• Hay as bedding for outdoor rabbits. While it may be a little expensive to use hay to completely insulate your rabbit’s enclosure, it’s a good source of bedding that also doubles as food for your rabbit.
  • Towels and blankets. Fleece and cotton towels and blankets are safe for rabbits to ingest in small amounts. Even if your rabbit is a chewer, you can use these materials to help insulate their enclosure.
  • Paper or cardboard pulp. This is the type of bedding that you will commonly see sold in pet stores as small animal bedding. It can be soft and comfortable, but usually doesn’t provide great insulation.
  • Aspen shavings. Aspen wood shavings are okay to use as bedding for a rabbit enclosure. You want to avoid wood shavings that are made from pine, cedar, or have an unknown wood source.
  • Straw. Straw is cheaper than hay and is actually a pretty good insulator. You’ll want to make sure your rabbit has hay also to cover most of the straw. Straw does not have any nutritional value for rabbits and should not be given as food, but it’s okay if your rabbit nibbles on it a little bit.

Bedding vs. litter

While in most cases it’s best not to use bedding in your rabbit’s entire enclosure, you will want to make sure you have a litter box set up for your rabbit. Instead of using clay cat litter, which can cause respiratory problems in rabbits, rabbit litter is often made of the material that’s traditionally used for bedding.

Aspen shavings, condensed paper-based litter, and even just plain hay are common choices to use in your rabbit’s litter box. I would, however, avoid using fabric bedding products, or the less absorptive bedding products. Shredded paper, straw, and paper pulp bedding are not great choices for the litter box.

pine and cedar shavings
Pine and cedar shavings should be avoided for use in bedding or litter for rabbits. They are toxic and can lead to liver complications.

What NOT to use as bedding or litter

There are some types of bedding and litter out there that are best to completely avoid for rabbits. While they may be traditionally used and marketed toward small animals and rabbits, they are not safe and can potentially cause health problems.

  • Pine and cedar wood shavings. The phenols that are released from pine and cedar shavings have been linked to liver problems in rabbits.
  • Anything with a high amount of dust, such as sawdust. Sawdust or even old, dusty hay can end up causing respiratory irritation in rabbits.
  • Clay cat litter. In addition to being dusty and potentially causing respiratory complications, the clumping nature of cat litter can cause digestive problems for rabbits who have a tendency to eat their litter.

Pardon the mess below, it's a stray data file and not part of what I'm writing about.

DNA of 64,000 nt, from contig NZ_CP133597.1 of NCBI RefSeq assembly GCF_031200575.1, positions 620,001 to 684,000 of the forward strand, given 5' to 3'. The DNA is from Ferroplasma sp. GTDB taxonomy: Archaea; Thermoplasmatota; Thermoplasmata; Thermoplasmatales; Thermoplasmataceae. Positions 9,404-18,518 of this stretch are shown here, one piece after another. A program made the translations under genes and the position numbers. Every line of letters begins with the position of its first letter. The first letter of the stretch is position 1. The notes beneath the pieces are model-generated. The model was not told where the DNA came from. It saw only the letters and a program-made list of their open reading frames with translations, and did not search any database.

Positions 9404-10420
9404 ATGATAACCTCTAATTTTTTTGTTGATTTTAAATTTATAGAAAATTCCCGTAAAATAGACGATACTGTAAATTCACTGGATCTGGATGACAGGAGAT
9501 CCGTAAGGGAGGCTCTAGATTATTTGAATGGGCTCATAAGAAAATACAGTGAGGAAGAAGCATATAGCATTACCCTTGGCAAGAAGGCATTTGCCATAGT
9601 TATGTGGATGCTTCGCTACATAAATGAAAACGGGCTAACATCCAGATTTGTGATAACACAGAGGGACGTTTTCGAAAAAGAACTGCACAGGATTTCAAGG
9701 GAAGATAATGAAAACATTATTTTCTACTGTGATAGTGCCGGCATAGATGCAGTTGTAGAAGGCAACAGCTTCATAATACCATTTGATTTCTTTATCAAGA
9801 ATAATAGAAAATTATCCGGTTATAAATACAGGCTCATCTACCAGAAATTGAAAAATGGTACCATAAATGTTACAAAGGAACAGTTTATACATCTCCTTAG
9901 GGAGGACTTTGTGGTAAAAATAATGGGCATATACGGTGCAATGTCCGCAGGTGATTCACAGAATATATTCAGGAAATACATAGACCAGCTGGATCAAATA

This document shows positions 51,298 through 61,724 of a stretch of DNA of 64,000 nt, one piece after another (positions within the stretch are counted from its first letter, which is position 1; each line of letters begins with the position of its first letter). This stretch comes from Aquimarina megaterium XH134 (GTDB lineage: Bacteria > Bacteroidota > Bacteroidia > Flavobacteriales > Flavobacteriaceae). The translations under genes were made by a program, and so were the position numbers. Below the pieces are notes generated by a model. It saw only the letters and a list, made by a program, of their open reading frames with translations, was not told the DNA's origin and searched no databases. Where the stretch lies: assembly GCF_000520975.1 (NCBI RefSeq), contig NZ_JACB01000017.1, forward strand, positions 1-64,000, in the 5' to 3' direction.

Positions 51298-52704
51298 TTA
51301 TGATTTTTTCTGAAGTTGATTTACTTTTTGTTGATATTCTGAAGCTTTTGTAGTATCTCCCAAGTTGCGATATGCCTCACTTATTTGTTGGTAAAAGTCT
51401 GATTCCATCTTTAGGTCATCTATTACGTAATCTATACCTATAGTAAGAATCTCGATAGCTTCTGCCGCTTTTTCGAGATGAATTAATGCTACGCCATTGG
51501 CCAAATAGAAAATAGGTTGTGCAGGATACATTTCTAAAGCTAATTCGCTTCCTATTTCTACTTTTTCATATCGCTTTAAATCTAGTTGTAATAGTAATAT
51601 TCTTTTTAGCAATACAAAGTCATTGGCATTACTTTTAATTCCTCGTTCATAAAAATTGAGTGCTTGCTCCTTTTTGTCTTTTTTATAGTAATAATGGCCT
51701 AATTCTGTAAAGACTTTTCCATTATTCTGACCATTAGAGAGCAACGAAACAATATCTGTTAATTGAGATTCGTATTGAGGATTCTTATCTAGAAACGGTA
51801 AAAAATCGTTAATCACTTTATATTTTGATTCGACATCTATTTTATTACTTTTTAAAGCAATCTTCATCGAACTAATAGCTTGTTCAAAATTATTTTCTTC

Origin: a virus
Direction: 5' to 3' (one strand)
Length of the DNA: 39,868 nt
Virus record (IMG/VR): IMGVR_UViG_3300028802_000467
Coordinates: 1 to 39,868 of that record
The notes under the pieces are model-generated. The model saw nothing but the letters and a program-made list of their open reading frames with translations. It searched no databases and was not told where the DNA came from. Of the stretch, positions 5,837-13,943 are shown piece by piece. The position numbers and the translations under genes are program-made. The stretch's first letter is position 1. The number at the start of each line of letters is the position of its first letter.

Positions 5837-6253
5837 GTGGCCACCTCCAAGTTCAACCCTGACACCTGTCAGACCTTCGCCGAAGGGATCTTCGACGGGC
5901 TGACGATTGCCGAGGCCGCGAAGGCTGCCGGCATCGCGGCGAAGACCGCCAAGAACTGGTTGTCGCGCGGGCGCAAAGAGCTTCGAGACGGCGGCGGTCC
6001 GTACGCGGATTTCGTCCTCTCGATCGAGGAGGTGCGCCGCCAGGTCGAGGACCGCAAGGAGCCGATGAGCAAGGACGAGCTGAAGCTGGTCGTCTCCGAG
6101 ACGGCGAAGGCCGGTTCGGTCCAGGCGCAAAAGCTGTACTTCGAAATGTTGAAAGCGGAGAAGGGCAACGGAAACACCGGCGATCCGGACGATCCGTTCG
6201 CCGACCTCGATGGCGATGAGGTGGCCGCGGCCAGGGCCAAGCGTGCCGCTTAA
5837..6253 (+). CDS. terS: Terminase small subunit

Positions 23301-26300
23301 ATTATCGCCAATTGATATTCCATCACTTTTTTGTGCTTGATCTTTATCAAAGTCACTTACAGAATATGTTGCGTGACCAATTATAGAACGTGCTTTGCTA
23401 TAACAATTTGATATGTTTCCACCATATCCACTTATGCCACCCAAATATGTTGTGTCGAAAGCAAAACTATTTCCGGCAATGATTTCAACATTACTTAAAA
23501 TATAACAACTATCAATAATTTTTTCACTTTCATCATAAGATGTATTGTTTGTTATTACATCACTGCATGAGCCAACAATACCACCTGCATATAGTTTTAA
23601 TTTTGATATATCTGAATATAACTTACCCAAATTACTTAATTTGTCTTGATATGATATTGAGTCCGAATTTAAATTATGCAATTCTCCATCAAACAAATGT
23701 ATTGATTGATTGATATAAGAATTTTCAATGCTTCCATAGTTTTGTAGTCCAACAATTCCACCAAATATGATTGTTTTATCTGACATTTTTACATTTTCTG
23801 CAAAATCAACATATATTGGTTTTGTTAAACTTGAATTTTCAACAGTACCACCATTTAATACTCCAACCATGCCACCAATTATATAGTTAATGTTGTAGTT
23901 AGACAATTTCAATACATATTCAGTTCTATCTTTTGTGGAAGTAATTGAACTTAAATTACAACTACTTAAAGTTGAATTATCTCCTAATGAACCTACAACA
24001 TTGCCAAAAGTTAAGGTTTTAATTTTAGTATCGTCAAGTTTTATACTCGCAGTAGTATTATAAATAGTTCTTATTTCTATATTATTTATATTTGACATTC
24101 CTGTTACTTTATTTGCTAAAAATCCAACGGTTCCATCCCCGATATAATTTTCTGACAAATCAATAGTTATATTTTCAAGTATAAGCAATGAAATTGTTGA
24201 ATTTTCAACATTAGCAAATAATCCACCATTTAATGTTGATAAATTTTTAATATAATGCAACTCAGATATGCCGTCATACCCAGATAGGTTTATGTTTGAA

Alternatives for the base of your rabbit’s enclosure

Just because you’re not using bedding for your indoor rabbit doesn’t mean you want to keep the floor of your rabbit’s enclosure completely bare. Slippery floors, such as the plastic bottom of an enclosure, can cause a rabbit to lose their footing and hurt their back. Wire floors can cause sores on your rabbit’s feet over time. 

In these cases you’ll want to give your rabbit some kind of mat to give them a better footing. I also like to make sure my rabbits have access to a few ceramic or marble tiles, since they like to lay down and sleep on these.

Giving your rabbit appropriate footing is actually pretty easy. For exercise pen enclosures or DIY enclosures, you can simply use an area rug to cover the flooring. You can use a rug that is made of natural fibers (such as this seagrass area rug) so that you don’t have to worry about your rabbit chewing on it.

For enclosures with a plastic or wire flooring, you can use soft mats (such as bath mats) or even towels for your rabbit’s footing. If you find that your rabbit is digging and chewing into these too much, you can even use cardboard as their flooring. I actually find that many rabbits even prefer cardboard to the softer floorings that you’d expect them to like.

Should you give your rabbit something to sleep on?

If you’re worried that your rabbit won’t be comfortable sleeping without any bedding, then you can try some different options to see what your rabbit prefers. Every rabbit has their own personality and preferences. So just because most rabbits prefer a hard, flat surface doesn’t mean every bunny will.

Here are some ideas to try to see what your rabbit likes best for a bed:

  • A dog or cat bed
  • A couple large ceramic or marble tiles
  • A towel or a blanket
  • A hiding house to sleep inside of
  • A cardboard box
  • A grass mat

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Amy Pratt

Amy Pratt is a lifelong rabbit owner who has been specializing with rabbits at the Humane Rescue Alliance. She helps to socialize the rabbits and educate volunteers on the care and behavior of these small mammals.